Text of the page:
MS, RD, LDN, CSSD, CBS
Rachel holds a Master’s in Nutrition Communication from Tufts University and is also a Board Certified Specialist in Sports Dietetics. She works as a nutrition and wellness coach with focuses on infant and maternal nutrition, and mindful eating.
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Here are some signs and symptoms to be on the look-out for:
Diarrhea. It can be difficult to tell if your baby has diarrhea, but it may be the case if you notice an increase in number of stools that are looser than normal. Diarrhea may be caused by an intestinal bug, so be sure to call your pediatrician should you think your little one has diarrhea.
Extra gas. Gas can be a normal part of an infant’s life. Their digestive system is not fully developed so passing gas can be a tougher process which requires a bit more straining, especially for younger babies. Abnormal gassiness may also be from swallowing too much air while crying or feeding.
However, if baby’s gassiness is above the normal amount and is not from swallowing too much air, it could be from difficulty digesting lactose. Note that sometimes extra gas may make the stomach look bloated or feel hard or tense.
Extra fussiness. Again, some fussiness may be normal, but if your baby is fussy throughout the day, and particularly after a feeding speak with your pediatrician. If you are breastfeeding or combination feeding, they can provide advice on the effect of your diet on breastmilk. If you are formula or combination feeding, they can advise on the potential need to switch to a different infant formula. The symptoms to lactose sensitivity may appear within a couple of hours or so after feeding your baby.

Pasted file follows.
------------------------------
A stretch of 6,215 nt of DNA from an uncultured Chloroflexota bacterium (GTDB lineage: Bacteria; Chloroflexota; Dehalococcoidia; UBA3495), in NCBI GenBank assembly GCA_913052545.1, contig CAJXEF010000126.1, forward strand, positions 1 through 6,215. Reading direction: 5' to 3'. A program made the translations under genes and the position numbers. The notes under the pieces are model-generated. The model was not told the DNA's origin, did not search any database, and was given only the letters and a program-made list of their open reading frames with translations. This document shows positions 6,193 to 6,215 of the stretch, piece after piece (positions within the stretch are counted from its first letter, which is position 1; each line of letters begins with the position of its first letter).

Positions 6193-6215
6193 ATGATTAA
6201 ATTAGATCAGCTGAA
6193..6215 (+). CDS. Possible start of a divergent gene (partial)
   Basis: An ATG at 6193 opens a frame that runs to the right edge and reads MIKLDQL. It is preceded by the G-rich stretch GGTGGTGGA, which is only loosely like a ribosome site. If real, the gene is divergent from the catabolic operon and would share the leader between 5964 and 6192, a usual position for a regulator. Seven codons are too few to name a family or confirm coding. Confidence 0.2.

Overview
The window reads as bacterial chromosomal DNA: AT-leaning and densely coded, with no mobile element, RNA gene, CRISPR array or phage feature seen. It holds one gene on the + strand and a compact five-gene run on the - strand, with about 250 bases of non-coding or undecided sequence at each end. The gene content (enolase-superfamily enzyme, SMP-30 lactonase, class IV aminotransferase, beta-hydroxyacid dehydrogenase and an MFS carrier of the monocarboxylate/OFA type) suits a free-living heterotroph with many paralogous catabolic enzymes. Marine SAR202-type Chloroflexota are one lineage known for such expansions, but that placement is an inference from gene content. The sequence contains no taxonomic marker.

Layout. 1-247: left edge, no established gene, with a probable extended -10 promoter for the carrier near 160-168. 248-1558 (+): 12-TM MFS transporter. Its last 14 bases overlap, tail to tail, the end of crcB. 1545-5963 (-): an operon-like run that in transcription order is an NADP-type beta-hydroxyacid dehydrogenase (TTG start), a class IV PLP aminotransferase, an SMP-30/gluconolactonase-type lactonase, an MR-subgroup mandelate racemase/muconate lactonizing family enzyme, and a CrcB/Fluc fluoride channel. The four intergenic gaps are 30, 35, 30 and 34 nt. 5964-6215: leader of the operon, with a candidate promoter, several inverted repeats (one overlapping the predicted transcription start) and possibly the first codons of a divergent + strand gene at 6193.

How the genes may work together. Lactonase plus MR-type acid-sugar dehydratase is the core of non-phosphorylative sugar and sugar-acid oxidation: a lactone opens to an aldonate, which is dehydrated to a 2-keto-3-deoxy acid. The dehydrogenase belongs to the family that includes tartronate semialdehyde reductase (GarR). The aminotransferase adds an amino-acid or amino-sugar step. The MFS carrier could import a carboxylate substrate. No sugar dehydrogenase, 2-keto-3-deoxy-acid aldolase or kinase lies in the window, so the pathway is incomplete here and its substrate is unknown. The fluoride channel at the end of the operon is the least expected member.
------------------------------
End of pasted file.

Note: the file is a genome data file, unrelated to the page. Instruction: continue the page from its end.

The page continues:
If you think your baby is having difficulty digesting lactose, the first thing you want to do is speak with your pediatrician before making any changes.
You may want to try smaller and more frequent feedings and/or applying gentle pressure on baby’s belly to help release some of the trapped gas.
If you are formula feeding, your pediatrician may recommend changing to a formula that has reduced lactose such as Happy Family Organic Sensitive Formula. While some babies may have a temporary sensitivity to lactose, most can tolerate it in small amounts, so cutting it out completely is not always necessary. Some studies show that reducing the amount of lactose in a formula may help reduce a baby’s extra fussiness and gas (1,2).
We can feel so helpless when watching our little one be extra fussy and gassy. With the support of your pediatrician and a lactation counselor, you can find the path that is best for your family.
*Note that an allergy to milk protein is different than an intolerance or sensitivity to lactose and should be diagnosed by your pediatrician. A baby with a milk protein allergy will require a different line of action.
Kanabar D, Randhawa M, Clayton P. Improvement of symptoms in infant colic following reduction of lactose load with lactase. J Hum Nutr Diet 2001;14:359–363.[PubMed] Kearney PJ, Malone AJ, Hayes T, et al. A trial of lactase in the management of infant colic. J Hum Nutr Diet 1998;11:281–285 Hyman M.B. Lactose Intolerance in Infants, Children, and Adolescents. Pediatrics. Date accessed September 2006, Volume 118:3. Mauro Batista de Morais Signs and symptoms associated with digestive tract development Jornal de Pediatria (Versão em Português), Volume 92, Issue 3, Supplement 1, May–June 2016, Pages S46-S56.